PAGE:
Gro Dahle
(Norway, 1962)   
 
 
 
Gro Dahle

Gro Dahle made her debut with the poetry collection Audiens (Audience) in 1987, and since then she has been one of Norway’s most influential poets. Apart from several poetry collections, she has written novels, short stories, radio plays, essays and children’s books. The last genre has become an increasingly larger part of Dahle’s literary pursuits in the later years.

Her three first collections, Audiens (1987), Apens evangelium (The Ape’s Gospel, 1989) and Linnea-pasjonen (The Linnea Passion, 1992) all build up a gallery of characters within a mythological world, with a collection of components that is constantly repeated. The poet explores central myths in Western culture, including Norse and Christian concepts. At the same time, she paints more modern and scientific world pictures and interprets these afresh within her own mythical contexts.

This first phase of Dahle’s lyrical authorship is often characterised as falling within Naivisme. Defined as a child-like stylised universe, often from a low perspective as if from a child’s point of view, the concept may well be apt. A hallmark of her poems is precisely the way they ridicule human vanity, and the utter seriousness and devotion which are often connected with the concept ’lyricism’. To this purpose, the poet always uses the child as her ally, without this child in any way seeming to be an infantile splitting of the ‘I’ itself: the child is just there and combines with the adult person’s way of thinking, seeing and expressing himself or herself.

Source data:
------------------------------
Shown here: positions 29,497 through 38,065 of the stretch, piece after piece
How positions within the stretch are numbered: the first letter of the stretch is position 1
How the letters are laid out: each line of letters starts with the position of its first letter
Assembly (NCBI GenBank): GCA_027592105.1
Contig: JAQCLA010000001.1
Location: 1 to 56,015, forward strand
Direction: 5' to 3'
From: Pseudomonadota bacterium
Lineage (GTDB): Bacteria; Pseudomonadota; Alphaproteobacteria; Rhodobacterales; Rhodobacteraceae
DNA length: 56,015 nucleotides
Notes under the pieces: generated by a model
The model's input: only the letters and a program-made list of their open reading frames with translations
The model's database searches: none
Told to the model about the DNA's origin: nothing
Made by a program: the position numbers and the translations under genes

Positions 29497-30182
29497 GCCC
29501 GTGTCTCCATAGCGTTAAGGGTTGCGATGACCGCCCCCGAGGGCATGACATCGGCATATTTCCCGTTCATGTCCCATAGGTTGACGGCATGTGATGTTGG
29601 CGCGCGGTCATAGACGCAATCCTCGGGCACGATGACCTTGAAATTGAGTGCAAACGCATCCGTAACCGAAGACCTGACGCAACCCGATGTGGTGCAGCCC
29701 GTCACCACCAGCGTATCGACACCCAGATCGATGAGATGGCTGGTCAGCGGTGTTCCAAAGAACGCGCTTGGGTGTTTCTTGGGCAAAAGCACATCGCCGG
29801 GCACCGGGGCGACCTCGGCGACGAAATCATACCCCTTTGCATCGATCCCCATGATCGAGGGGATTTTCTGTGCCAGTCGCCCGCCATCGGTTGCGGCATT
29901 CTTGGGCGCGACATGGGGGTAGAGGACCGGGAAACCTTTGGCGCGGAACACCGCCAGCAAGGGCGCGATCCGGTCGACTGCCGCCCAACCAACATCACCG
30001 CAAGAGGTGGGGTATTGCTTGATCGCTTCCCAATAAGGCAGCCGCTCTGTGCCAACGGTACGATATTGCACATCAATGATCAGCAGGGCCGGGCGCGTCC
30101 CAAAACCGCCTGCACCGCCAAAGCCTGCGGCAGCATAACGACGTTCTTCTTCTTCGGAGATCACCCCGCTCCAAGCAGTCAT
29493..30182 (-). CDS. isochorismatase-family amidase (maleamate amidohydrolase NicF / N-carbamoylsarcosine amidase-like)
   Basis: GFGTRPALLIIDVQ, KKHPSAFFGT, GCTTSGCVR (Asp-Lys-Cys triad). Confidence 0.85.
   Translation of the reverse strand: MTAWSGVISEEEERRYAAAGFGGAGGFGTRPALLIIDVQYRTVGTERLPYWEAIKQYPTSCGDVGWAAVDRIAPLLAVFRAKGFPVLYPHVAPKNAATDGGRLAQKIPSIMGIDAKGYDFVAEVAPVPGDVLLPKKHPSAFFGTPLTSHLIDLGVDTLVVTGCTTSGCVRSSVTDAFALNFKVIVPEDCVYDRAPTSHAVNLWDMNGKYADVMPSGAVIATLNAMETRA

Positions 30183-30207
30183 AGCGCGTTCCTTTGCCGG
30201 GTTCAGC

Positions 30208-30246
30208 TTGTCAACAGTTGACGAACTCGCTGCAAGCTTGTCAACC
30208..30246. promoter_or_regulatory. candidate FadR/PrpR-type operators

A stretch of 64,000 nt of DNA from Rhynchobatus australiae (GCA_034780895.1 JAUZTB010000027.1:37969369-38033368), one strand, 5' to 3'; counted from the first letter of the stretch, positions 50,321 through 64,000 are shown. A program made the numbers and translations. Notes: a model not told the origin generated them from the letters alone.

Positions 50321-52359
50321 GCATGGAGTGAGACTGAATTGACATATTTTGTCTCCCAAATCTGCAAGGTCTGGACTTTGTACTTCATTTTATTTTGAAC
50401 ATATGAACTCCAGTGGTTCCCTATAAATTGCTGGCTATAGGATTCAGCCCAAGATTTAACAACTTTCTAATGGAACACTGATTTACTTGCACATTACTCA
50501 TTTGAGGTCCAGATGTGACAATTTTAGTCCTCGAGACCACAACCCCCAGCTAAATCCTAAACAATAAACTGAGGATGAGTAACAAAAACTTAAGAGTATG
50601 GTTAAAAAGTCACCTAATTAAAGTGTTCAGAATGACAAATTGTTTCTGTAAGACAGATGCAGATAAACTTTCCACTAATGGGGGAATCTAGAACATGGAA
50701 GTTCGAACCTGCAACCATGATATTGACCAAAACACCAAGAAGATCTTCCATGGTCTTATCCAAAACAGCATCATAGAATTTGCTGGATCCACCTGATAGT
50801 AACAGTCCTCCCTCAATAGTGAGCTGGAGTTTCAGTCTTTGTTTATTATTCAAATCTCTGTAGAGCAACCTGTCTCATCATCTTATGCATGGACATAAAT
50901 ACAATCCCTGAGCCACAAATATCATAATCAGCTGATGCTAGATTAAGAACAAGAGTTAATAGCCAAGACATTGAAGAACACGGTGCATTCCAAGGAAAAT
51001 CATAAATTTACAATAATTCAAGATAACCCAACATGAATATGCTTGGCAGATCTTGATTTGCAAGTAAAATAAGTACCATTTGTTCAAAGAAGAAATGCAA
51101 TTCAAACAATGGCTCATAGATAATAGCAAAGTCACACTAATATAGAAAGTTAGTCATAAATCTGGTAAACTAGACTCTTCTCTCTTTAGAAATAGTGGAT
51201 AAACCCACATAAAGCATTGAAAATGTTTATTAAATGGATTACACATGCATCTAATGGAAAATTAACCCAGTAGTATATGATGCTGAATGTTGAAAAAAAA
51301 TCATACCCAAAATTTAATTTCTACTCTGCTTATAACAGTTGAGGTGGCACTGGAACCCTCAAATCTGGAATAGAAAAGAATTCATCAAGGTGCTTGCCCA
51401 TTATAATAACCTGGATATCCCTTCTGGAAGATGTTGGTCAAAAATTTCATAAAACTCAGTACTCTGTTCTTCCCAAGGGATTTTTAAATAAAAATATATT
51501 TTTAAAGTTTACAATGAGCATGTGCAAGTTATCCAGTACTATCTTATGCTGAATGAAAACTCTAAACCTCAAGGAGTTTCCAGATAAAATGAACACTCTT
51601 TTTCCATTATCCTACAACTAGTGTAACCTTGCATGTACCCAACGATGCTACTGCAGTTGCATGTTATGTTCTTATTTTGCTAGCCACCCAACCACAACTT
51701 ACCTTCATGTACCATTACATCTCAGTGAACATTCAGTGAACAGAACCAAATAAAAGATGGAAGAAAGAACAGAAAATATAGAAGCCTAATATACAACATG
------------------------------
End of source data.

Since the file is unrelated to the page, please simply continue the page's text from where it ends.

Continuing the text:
The impulse of Concretism in European poetry shows itself in more than one way in Gro Dahle’s poetical language, and in this context we can mention writers such as the American William Carlos Williams (1883-1963) and the Norwegians Jan Erik Vold (1939-) and Olav H. Hauge (1908-1994) as likely role models. The emphasis on the integral value of things as things reinforces the impression of a kinship with these poets.

The collection Regnværsgåter (Riddles in Rainy Weather, 1994) marks a shift in Dahle’s manner of writing. It is possible that the poems are inspired by the Zen-Buddist Kōan tradition, for the poems have, as the title suggests, that special character of being riddles where the division between question and answer is erased. In Kōan neither question nor answer has a rational meaning, rather these categories are meant to be conquered through intuition and meditation. It is possible to read the poems in Regnværsgåter as just such a constantly on-going ‘Kōan’ exercise (two of the poems from Regnværsgåter are included in Poetry International’s selection).

The impulse of Naivisme is, as always in Dahle, the driving force; the ingenuous mode of address, the wondering and the oblique optics. The poems may be reminiscent of children’s verse, and that is what is so strange: that you constantly have to ask yourself to whom these poems are directed. It is as if they aim at someone who exists far inside you. Yes, it may sound like a cliché, but I still believe it is appropriate to say that her poems speak to a child that the adult and literary educated reader often has problems acknowledging. In that sense, the address in itself may be perceived as a provocation.

© Steinar Opstad (Translated by May-Brit Akerholt)

 



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